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Class: Natural
Ionisation: Acid

Chemical structure of Lac

Laccaic acid A

Laccaic acid B

Laccaic acid C

Laccaic acid D

Note that laccaic acids A, B and C differ at a single point only.

Common Name: Lac
Suggested Name: Lac
Other Names:

Shellac Laccaic acid Xanthokermesic acid

C.I. Number: 75450
C.I. Name: Natural red 25
Color: Yellow, Red
Solubility Aqueous:
Solubility Ethanol:
Absorption Maximum: A: 302, 361, 518, 558
Empirical Formula: A: C26H19NO12 B: C24H16O12 C: C25H17NO13 D: C16H10O7
Formula Weight:


Lac is a dye, and shellac is a common wood finish. Both are obtained from the secretions of an insect found in India, Laccifer lacca (formerly Coccus lacca). The insects are embedded in the resinous secretion, forming a mass. The dye compounds are water soluble and this is used to extract them from the mass. The resinous residue is further purified to produce shellac, the wood finish.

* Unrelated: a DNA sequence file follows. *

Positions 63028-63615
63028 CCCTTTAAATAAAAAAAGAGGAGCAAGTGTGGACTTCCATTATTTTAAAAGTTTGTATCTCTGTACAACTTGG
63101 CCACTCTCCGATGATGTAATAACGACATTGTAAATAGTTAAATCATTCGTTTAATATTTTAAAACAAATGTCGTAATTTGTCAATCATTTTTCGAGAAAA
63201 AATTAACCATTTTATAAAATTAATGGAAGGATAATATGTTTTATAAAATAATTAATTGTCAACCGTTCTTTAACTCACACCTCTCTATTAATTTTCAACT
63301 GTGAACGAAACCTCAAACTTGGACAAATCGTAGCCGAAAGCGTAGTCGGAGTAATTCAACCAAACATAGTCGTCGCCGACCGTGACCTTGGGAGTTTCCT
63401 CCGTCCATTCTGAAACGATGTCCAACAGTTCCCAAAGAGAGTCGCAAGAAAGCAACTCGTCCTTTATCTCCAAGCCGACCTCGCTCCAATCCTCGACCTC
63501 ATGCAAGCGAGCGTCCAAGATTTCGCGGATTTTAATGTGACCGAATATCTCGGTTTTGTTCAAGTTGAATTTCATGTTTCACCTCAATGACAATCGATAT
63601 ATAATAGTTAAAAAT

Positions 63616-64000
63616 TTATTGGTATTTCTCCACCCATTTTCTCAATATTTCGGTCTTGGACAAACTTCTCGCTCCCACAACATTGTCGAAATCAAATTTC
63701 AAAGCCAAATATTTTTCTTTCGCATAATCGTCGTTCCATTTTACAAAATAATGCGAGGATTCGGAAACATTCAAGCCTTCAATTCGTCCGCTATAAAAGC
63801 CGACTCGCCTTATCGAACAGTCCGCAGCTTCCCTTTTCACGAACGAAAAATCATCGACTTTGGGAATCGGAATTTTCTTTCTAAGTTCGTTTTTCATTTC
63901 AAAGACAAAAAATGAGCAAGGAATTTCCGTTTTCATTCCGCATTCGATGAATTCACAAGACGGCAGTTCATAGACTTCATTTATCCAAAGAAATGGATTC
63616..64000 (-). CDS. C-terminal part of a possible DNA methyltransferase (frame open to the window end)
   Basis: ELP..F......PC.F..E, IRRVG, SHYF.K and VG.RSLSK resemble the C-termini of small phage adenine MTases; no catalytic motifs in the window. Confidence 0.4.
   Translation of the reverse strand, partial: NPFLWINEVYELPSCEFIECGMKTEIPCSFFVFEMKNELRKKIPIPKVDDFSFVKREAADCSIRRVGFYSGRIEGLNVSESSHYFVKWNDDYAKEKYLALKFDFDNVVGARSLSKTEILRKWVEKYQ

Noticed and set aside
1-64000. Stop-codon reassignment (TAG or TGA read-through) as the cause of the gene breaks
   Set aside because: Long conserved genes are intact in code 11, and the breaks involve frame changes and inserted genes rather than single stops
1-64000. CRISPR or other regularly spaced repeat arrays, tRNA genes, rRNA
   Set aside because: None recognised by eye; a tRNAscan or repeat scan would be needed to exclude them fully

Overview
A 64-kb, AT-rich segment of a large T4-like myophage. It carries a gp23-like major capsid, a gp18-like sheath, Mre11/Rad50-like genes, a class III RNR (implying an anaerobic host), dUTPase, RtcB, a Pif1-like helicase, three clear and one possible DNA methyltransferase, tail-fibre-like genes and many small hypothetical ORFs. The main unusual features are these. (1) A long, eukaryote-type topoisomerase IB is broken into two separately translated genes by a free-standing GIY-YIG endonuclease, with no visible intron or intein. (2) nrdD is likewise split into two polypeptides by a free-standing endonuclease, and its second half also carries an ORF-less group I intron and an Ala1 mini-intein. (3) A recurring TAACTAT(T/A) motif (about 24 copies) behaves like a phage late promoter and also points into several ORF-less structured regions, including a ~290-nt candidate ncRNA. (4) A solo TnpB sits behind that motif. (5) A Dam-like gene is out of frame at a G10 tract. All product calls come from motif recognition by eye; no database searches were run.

The dyes produce red colors when used with mordants and were used for cloth, leather, and cosmetics. Lac is chemically very similar to carmine and, as the older name indicates, the insects are related to those from which carmine is obtained.

Although not used in histotechnology, lac is relevant as, over a period of time, lac has been changed to lake and is now used as a general term for metal-dye complexes.

There are four compounds found in lac, designated laccaic acids A, B, C and D. Laccaic acid A is the most abundant. Laccaic acids A, B, and C are very similar, differing at a single point, and this is illustrated in the formulas above. Laccaic acid D is also called xanthokermesic acid, and closely resembles kermesic acid in structure.

Insect Dyes


  1. Susan Budavari, Editor,
    The Merck Index, Ed. 12
    Merck & Co., Inc., Whitehouse Station, NJ, USA